Bailey County was created August 21, 1876, and named for Peter James Bailey, a Kentucky lawyer killed at the Alamo during the Texas War for Independence.
This was thinly settled cattle country; Bailey was attached for judicial purposes to Baylor County in 1876-1891, and to Castro County, 1892-1918.
In Nov. 1918, Bailey County was finally organized. Its first officials were W.M. Wilterding, Judge; H.A. Douglass, Sheriff and Tax Assessor-Collector; C.C. Mardis, Clerk; G.P. Kuykendall, Treasurer; E.G. Hoskins, Inspector of Hides and Animals; J.B. Diggs, T.L. Snyder, C.E. Dotson and John S. McMurtry, Commissioners.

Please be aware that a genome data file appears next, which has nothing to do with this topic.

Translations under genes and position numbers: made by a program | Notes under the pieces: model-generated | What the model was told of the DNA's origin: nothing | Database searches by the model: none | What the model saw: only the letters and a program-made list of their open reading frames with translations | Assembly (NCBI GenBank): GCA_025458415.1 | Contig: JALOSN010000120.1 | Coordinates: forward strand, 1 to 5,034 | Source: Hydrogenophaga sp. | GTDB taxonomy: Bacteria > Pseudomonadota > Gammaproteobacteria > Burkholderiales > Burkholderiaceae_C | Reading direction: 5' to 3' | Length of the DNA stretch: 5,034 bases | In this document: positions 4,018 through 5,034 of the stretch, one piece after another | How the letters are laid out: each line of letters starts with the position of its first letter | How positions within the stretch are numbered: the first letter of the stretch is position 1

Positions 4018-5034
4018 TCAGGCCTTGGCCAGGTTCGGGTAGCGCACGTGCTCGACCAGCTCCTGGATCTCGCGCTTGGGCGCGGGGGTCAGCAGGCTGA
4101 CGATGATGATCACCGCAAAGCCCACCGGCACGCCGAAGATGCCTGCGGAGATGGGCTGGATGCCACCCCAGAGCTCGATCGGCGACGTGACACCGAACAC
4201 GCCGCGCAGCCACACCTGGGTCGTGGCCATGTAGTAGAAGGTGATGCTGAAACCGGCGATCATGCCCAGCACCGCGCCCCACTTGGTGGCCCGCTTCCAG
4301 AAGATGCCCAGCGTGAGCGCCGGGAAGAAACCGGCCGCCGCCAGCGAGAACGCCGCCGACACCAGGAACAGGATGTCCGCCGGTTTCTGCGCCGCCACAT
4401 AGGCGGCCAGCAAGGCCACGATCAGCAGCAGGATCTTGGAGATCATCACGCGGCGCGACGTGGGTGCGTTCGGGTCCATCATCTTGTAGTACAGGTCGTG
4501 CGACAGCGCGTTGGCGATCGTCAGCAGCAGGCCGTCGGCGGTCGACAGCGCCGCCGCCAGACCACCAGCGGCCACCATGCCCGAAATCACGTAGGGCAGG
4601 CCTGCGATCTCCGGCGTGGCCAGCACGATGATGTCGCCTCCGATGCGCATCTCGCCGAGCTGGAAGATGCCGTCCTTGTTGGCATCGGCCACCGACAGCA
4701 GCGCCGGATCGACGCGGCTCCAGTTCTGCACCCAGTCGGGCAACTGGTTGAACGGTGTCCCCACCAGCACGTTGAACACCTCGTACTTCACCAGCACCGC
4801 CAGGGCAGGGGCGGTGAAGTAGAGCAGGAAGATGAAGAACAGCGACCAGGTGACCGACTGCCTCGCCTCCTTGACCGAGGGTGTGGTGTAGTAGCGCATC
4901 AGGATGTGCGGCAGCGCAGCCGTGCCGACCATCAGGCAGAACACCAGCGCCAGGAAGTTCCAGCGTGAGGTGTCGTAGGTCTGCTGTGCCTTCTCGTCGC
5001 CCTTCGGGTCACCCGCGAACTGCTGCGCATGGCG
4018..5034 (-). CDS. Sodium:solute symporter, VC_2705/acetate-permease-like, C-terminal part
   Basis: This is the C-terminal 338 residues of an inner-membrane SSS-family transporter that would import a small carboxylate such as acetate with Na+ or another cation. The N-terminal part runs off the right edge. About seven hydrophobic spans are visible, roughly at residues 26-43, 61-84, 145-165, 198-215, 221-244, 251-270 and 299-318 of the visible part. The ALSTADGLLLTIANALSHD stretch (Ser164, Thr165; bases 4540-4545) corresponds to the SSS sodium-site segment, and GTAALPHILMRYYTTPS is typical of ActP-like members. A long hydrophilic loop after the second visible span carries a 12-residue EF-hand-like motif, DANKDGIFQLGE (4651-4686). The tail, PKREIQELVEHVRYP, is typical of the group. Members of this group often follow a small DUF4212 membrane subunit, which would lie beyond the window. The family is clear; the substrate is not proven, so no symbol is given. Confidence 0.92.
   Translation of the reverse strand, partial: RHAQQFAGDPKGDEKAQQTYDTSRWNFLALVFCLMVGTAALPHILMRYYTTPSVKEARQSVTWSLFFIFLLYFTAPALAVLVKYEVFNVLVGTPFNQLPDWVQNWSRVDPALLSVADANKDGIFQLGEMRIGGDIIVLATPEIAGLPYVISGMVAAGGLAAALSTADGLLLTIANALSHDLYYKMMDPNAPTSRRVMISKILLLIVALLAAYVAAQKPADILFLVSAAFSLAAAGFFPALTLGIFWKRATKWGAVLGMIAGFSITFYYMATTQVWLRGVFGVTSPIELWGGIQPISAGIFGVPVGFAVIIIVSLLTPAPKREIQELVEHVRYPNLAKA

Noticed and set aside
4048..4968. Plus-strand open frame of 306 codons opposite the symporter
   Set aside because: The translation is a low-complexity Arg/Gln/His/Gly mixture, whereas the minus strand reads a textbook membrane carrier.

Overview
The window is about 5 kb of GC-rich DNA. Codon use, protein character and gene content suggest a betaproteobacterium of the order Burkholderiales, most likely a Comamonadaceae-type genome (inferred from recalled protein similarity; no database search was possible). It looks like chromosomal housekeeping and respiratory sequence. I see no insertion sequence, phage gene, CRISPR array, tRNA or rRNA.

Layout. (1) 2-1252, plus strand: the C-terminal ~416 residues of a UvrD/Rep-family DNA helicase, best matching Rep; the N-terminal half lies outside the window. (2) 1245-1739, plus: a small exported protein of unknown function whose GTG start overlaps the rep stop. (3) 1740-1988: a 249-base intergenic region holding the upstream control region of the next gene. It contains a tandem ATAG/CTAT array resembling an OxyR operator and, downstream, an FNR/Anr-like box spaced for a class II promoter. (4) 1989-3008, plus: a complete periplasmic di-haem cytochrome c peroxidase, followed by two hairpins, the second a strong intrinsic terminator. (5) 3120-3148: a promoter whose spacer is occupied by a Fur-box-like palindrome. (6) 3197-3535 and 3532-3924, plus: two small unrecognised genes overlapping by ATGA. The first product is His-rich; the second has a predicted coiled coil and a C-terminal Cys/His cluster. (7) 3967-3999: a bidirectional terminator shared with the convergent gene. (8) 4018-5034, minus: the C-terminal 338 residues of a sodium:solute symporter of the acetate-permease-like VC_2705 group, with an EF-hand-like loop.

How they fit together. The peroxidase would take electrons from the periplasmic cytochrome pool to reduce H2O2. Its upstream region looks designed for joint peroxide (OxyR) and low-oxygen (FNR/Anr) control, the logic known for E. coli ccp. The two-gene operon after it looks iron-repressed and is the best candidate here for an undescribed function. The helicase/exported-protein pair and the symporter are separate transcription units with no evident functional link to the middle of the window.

At the first meeting of the commissioners court, in Blackwater Valley State Bank on Jan. 16, 1919, C.D. Gupton was appointed Justice of the Peace.
Muleshoe was designated county seat in a special election, April 12, 1919. A jail cell was purchased in June 1919 from neighboring Parmer County. In July a building contract was let for first courthouse - a frame structure soon erected at a cost of $2,450.
Since institution of its government, this 832 sq. mi. county, with its good water resources, has developed an outstanding agricultural economy. Its progress is a tribute to the standards of its pioneer settlers.